Abstract for: A System Dynamics Approach for Urban Water Reclamation-Reuse Planning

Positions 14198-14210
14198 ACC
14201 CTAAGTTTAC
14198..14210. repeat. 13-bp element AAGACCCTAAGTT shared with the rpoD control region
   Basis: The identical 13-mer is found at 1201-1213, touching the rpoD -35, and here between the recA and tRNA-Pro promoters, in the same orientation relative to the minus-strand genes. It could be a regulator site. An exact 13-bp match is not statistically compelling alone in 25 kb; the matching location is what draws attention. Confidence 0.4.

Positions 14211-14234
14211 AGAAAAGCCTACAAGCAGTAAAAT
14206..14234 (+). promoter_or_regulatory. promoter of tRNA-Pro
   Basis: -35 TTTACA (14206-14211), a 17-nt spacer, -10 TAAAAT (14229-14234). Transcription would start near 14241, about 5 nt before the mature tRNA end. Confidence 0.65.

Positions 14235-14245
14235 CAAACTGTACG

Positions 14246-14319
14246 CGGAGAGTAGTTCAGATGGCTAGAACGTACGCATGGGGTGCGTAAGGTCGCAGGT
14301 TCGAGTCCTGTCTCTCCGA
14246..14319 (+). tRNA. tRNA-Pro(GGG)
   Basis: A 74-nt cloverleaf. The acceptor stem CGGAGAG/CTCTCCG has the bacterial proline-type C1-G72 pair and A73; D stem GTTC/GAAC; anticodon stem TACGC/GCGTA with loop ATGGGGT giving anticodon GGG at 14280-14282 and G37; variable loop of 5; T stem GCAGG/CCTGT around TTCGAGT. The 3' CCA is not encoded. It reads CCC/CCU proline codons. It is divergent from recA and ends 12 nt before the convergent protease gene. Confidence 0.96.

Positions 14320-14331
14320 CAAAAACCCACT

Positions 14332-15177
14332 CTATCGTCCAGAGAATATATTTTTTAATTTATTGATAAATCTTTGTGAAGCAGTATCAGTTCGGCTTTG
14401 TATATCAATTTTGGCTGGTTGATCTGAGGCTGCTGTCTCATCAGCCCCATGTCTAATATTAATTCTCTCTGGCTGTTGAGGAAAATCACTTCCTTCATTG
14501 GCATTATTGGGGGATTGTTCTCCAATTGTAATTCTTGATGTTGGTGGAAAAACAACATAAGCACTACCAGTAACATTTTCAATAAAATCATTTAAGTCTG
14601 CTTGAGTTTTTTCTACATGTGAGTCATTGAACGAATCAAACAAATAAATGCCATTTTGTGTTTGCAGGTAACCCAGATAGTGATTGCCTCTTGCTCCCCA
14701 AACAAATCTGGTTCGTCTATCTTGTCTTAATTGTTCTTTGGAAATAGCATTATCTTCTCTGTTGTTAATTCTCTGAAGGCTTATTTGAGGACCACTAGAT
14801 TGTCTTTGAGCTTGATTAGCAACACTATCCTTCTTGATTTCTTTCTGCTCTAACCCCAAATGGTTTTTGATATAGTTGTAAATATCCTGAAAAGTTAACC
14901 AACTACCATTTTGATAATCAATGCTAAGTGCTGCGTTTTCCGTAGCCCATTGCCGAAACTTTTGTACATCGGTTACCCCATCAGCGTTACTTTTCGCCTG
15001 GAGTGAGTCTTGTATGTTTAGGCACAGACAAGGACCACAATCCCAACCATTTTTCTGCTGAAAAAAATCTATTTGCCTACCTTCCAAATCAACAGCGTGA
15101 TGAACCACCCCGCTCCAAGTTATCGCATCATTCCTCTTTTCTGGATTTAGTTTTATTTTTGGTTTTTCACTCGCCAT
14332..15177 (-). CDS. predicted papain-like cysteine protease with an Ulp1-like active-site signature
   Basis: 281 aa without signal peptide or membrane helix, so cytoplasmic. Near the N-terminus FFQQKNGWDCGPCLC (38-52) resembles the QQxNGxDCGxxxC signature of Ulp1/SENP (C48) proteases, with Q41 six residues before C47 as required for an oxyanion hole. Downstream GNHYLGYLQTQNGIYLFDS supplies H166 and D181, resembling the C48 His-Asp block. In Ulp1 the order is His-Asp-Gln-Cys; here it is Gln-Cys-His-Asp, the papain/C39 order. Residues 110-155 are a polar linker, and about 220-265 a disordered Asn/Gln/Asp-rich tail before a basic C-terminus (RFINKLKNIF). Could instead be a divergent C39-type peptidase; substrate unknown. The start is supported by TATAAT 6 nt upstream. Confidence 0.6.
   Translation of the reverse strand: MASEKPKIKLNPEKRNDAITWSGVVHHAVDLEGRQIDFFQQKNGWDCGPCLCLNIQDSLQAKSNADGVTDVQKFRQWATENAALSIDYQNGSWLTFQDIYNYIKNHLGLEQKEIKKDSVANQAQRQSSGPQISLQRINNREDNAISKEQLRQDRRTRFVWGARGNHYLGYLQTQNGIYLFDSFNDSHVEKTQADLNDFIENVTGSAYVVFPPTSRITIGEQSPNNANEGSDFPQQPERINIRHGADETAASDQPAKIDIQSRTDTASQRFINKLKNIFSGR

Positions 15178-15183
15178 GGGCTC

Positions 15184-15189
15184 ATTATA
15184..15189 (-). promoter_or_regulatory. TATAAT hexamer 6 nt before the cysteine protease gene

More and more water utilities are employing water reclamation-reuse to supply reclaimed water for potable and non-potable uses, due to worldwide aggravating water shortages caused by growing urban community and climate change, more stringent wastewater effluent standards in prospect, as well as increasing availability of high-performing and cost-effective water reclamation. However, revenue recovery related with water reclamation-reuse remains an obstacle for many water utilities in the United States. A system dynamics model was created to simulate and optimize economic costs of urban water system as a whole (including drinking water treatment, wastewater treatment, and wastewater reclamation-reuse), accounting for future scenarios of population growth, economic development, and climate change. The model was applied to two U.S. municipal water systems located at water-abundant and water-scarce regions: Kalamazoo-Michigan and Tucson-Arizona. Simulation results indicate significant levels of water reuse, due to potential increases of water demand and delays of water/wastewater infrastructure building. The model also suggests that a decision to implement water reclamation-reuse can yield remarkably lower water withdrawals and lower system costs by reducing extra costs that would otherwise be caused by water scarcity and more stringent discharge requirements for wastewater effluents. In this sense, water reclamation-reuse is both environmentally and economically sustainable.